I will consider my efforts a success if I am able to contribute in even a small way to making the participation and achievement in the legal industry more accessible to women and diverse lawyers.

What are you most proud of as a lawyer?

As an attorney, I am most proud of my work serving others. I truly enjoy being able to help my clients solve their most challenging problems, adding value to their business or, in some cases, their lives.

The most rewarding work I do by far is my pro bono work, helping those who would otherwise have minimal access to sophisticated legal representation. These are the clients who often have their lives at stake.

I have spent many hours helping women who have been subject to abuse and threatened with violence tell their story and find safety. Many of these women come from the same region where I grew up in Beirut, Lebanon and I am intimately familiar with the horrors they have experienced. There is no greater feeling than knowing I was able to contribute to their new life chapters.

Who is your greatest mentor in the law and what have they taught you?

I have been very fortunate to work at a firm that has groomed me into the attorney I am today and have been supported by too many mentors and sponsors to list. If I had to identify one trusted adviser that has stood out over the years, it would be [antitrust partner] Chahira Solh.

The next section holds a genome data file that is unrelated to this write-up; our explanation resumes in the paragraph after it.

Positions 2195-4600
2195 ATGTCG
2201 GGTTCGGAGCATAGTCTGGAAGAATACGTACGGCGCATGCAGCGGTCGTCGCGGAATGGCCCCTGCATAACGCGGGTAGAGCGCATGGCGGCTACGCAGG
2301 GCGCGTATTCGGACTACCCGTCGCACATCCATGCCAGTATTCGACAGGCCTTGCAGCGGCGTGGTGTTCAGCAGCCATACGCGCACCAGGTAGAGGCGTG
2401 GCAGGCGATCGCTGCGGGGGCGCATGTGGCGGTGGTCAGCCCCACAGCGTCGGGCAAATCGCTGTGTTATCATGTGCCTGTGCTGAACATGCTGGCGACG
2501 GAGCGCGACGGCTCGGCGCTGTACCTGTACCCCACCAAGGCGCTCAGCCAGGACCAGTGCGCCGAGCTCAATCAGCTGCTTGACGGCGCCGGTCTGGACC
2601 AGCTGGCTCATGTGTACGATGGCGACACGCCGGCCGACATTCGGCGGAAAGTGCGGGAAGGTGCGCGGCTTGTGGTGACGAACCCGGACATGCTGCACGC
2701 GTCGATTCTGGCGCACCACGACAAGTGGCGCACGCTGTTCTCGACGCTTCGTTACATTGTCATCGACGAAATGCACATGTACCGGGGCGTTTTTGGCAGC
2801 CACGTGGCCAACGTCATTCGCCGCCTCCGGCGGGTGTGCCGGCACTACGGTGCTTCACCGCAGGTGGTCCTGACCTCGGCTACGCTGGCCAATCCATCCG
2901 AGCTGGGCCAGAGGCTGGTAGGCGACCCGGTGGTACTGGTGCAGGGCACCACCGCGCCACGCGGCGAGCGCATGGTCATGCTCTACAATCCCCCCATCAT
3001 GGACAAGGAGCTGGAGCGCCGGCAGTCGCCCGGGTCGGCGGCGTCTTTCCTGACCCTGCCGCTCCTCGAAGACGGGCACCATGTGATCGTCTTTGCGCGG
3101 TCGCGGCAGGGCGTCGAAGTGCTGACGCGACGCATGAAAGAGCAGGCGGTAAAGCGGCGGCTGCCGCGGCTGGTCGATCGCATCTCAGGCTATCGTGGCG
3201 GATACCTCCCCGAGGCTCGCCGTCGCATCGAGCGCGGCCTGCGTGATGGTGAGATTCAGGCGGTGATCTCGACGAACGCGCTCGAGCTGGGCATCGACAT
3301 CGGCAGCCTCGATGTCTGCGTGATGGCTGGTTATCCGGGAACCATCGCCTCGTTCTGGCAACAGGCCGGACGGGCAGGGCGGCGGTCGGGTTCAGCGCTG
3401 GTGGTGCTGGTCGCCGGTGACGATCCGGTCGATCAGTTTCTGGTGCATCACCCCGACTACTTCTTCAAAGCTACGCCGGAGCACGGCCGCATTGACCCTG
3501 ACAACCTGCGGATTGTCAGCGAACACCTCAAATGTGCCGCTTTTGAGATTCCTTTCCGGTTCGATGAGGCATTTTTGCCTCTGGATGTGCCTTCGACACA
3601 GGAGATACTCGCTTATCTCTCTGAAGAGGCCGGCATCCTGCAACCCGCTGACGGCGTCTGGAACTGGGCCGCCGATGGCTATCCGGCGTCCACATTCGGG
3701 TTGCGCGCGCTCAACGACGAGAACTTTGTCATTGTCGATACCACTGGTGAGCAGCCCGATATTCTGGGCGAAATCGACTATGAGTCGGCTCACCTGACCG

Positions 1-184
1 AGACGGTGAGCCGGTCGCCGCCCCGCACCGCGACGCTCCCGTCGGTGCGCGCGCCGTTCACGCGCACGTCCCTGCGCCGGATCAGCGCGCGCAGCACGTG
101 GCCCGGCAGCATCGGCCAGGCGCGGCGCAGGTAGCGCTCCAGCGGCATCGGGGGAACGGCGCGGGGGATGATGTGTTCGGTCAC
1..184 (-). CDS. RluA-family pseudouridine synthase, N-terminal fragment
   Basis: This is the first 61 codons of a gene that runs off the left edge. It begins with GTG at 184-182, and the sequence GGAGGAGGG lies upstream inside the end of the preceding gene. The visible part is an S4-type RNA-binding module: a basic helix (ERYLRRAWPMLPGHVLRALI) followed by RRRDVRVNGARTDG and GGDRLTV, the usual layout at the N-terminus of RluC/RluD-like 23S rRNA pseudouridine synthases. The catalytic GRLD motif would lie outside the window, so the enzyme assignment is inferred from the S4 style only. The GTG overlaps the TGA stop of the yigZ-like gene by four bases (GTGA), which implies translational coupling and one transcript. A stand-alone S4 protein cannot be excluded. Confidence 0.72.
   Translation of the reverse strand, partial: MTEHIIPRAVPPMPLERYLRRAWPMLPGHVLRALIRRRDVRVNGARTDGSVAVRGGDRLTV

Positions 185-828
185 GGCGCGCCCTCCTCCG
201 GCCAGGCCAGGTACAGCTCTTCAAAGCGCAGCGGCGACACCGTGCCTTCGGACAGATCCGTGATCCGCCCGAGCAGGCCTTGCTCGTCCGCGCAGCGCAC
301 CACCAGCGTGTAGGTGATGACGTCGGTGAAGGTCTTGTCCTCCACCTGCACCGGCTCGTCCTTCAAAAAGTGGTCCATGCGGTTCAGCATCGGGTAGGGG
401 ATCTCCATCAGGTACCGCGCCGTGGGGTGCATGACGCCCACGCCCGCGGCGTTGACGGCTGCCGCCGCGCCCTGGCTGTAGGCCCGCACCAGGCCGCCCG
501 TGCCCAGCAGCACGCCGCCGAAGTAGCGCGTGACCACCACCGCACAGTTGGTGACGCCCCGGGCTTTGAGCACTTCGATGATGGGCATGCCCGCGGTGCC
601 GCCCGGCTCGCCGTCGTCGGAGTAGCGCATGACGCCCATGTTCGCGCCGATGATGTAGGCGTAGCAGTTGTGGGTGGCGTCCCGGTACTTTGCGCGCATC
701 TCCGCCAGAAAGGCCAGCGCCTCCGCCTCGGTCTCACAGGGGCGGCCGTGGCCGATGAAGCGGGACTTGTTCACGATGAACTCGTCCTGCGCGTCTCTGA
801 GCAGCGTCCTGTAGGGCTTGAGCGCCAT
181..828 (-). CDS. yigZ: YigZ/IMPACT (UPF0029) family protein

Although Chahira and I do not have the fortune of working in the same practice area, she has helped me navigate every challenge I have faced throughout my career, not only providing guidance and advice, but also serving as a role model of a diverse woman leader climbing to the highest ranks of a prestigious law firm. She proved to me that I could achieve my goals and succeed, even as a Lebanese immigrant with a very different background and story than my peers.

One of the biggest lessons Chahira has taught me is that my voice matters. Even if I am the most junior person in the room, I should share my unique perspective. She has also always encouraged and supported me in spearheading initiatives that I am passionate about, including helping found the MENA Affinity Group at our firm.

Tell us your two favorite songs on your summer playlist.

My two-year-old son has already developed a passion for The Beatles. Singing “Let It Be” with him before bedtime will certainly be a highlight this summer (and for as long as he will let me sing with him before going to bed!).

Otherwise, for better or worse, my playlists have not been updated in over a decade. A fun classic that always brings back good summer memories and perks me up when it comes on is “Hey Ya!” by OutKast.

Randa Adra of Crowell & Moring and spouse in Cappadocia, Turkey
Randa Adra and Jonathan Hurtarte/Bloomberg Law

Randa Adra led the Women’s Leadership Initiative in the NY office for more than five years. This year, she was chosen to be chair of the Women in the Profession Committee of the ABA Young Lawyers Division. Crowell’s management board recently selected Adra to serve on its Global Reach Committee, which makes recommendations about future growth and expansion of the firm.

To contact the reporters on this story: Lisa Helem at; MP McQueen at

To contact the editors responsible for this story: MP McQueen at; Lisa Helem at